Label: Zen F.C. / Island
Released: 21st January 2022
Yard Act have somehow managed to find themselves in the mythical category of “a guitar band that might actually be able to get big enough to make some money”. On the BBC Sound of 2022 longlist, the FIFA soundtrack and even music’s highest accolade: Dork’s very own Hype List – there are a lot of expectations riding on their debut album.
In part, ‘The Overload’ is exactly what you’d expect from Yard Act. Musically it weaves between post-punk guitars and Streets-style electronic touches, providing the backdrop for frontman James Smith’s acerbic stream-of-consciousness look at the state of modern Britain. It’s punctuated throughout with witty observations and surreal imagery (his thoughts on growing lettuces in badly maintained roads on ‘Payday’ is a particular highlight) which elevate what could be a simple polemic into something far more enjoyable.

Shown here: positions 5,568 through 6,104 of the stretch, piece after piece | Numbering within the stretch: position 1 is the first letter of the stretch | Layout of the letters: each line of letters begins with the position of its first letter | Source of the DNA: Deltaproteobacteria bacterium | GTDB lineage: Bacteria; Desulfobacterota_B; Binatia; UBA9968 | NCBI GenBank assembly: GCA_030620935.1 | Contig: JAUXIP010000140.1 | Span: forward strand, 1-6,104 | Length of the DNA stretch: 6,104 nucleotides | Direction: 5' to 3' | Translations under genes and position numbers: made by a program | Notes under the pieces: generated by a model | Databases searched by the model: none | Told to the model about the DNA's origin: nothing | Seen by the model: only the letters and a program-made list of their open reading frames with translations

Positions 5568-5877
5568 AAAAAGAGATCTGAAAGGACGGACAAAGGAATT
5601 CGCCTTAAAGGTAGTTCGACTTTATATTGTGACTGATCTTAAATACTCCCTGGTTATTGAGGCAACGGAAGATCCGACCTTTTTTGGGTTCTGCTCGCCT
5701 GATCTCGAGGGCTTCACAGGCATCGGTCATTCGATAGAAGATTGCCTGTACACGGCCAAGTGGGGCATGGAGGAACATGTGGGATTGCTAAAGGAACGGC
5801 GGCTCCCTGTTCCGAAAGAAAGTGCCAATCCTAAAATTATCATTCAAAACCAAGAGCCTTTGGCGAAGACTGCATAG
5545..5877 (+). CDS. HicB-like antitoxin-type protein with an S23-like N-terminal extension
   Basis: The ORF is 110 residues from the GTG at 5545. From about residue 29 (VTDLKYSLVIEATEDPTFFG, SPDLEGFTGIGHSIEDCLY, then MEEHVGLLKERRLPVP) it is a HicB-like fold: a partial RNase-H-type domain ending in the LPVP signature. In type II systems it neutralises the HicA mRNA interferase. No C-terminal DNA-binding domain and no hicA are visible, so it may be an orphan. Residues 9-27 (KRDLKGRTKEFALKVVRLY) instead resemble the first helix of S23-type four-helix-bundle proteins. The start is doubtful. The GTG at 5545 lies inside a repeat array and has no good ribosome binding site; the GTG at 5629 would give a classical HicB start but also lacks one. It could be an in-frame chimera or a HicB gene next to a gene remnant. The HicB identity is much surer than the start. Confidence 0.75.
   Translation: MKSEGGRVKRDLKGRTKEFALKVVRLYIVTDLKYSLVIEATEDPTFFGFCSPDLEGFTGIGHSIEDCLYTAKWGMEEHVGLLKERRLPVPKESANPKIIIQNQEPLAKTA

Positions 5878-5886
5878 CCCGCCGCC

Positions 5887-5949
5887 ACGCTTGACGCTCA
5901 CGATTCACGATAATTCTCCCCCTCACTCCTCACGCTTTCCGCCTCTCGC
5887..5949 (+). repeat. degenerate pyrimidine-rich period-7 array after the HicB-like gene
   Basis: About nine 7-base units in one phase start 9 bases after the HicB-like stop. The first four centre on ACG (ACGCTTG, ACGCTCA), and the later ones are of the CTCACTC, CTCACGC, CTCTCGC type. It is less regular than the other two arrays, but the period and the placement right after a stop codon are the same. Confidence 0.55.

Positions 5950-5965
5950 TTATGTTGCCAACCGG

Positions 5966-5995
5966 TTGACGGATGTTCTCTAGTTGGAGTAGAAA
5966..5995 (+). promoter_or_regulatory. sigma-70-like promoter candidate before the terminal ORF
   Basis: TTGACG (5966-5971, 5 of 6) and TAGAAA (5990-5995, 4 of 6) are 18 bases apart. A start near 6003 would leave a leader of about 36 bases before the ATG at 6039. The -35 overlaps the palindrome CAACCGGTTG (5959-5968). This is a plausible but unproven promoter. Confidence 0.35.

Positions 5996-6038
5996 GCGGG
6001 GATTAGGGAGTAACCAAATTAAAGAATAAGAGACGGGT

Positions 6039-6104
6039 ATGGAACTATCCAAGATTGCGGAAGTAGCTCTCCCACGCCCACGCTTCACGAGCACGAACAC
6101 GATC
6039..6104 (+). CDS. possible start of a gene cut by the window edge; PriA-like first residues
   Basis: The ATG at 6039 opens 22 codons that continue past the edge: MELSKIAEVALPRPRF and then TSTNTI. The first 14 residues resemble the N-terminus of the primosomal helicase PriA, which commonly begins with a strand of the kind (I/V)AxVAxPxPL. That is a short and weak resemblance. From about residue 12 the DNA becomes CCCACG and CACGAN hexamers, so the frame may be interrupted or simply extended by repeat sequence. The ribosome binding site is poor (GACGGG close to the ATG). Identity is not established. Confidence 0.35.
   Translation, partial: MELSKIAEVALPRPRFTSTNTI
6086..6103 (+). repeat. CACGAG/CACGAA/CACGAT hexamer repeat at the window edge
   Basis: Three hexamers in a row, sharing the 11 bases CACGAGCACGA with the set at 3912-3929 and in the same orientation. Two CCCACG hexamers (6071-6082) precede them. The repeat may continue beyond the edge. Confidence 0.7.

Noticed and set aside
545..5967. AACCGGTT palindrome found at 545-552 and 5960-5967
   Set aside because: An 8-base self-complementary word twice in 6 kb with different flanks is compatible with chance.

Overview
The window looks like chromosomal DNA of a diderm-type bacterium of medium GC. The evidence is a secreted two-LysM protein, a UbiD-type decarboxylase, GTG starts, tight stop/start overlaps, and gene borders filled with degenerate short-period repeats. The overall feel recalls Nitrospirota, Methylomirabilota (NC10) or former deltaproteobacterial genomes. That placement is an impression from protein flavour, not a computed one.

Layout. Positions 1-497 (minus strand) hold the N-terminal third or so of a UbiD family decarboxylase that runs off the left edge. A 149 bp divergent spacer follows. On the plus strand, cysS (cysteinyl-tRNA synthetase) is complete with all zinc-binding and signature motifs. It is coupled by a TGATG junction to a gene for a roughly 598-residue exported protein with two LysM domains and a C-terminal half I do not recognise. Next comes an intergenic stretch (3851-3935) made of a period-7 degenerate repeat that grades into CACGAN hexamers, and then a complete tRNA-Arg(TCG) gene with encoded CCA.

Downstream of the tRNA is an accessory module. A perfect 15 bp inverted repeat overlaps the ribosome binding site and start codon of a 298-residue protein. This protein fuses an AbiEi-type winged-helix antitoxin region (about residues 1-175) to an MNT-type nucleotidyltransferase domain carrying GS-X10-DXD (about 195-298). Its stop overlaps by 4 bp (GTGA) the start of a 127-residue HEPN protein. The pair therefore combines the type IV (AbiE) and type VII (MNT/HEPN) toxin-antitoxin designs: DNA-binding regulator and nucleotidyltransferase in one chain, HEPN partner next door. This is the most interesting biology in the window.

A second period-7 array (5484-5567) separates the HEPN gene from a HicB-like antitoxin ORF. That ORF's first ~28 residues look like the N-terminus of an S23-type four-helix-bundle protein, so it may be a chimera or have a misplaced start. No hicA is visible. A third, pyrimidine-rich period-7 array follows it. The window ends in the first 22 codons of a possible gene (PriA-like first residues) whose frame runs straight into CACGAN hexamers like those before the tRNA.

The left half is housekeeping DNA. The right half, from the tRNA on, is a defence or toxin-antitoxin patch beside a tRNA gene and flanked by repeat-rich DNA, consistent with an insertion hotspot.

So far, so Yard Act, but eleven variations on their breakout single ‘Fixer Upper’ would hardly be a worthwhile album. Luckily the band aren’t afraid to push at the edges of their comfort zone. ‘Rich’ is more akin to a John Cooper Clarke poem than a guitar band banger, while ‘Tall Poppies’ is a strangely compelling and sympathetic six-minute portrait of a man who lives as the biggest fish in the small pond of his local village.
When Yard Act first made themselves known, people could easily have slotted them in alongside the slew of post-punk bands making snarky comments about small-town life and shouting slogans about the rise of the right-wing in Britain. With ‘The Overload’, they’ve successfully proven that they’re not in the business of hitting ineffectually at caricatures. Instead, they offer funhouse mirror images of believable and multidimensional characters who rub shoulders gleefully with lyrics about ‘The National Front’s new hairdo’. We hope the rest of 2022’s musical output is as good as this album.